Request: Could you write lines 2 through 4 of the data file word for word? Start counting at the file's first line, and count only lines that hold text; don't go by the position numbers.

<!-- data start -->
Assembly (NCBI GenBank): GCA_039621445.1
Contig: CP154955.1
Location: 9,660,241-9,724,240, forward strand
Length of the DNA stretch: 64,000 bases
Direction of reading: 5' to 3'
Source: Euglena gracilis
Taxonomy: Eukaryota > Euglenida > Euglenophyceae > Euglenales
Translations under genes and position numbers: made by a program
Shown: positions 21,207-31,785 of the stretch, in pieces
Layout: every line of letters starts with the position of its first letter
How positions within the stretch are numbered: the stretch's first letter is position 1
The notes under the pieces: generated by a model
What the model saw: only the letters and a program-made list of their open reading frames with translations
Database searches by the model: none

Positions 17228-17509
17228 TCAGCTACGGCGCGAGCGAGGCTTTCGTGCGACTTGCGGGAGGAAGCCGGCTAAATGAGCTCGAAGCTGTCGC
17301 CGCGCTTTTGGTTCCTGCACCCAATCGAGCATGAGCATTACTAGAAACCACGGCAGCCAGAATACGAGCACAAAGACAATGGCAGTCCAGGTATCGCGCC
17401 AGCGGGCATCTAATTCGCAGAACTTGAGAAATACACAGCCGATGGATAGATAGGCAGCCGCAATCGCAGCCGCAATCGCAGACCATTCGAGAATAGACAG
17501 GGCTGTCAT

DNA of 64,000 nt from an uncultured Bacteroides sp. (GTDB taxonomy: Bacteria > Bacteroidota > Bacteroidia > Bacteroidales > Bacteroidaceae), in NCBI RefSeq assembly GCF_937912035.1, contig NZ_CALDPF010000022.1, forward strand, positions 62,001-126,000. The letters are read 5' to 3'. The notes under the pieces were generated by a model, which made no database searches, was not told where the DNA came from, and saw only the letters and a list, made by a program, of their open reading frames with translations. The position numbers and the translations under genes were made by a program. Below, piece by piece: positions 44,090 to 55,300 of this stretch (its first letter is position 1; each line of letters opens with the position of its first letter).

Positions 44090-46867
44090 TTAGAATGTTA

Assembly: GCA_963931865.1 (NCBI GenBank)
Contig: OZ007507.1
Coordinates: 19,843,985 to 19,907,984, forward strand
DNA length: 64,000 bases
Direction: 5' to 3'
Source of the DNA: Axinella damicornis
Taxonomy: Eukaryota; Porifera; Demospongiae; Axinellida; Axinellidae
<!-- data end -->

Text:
Contig: CP154955.1
Location: 9,660,241-9,724,240, forward strand
Length of the DNA stretch: 64,000 bases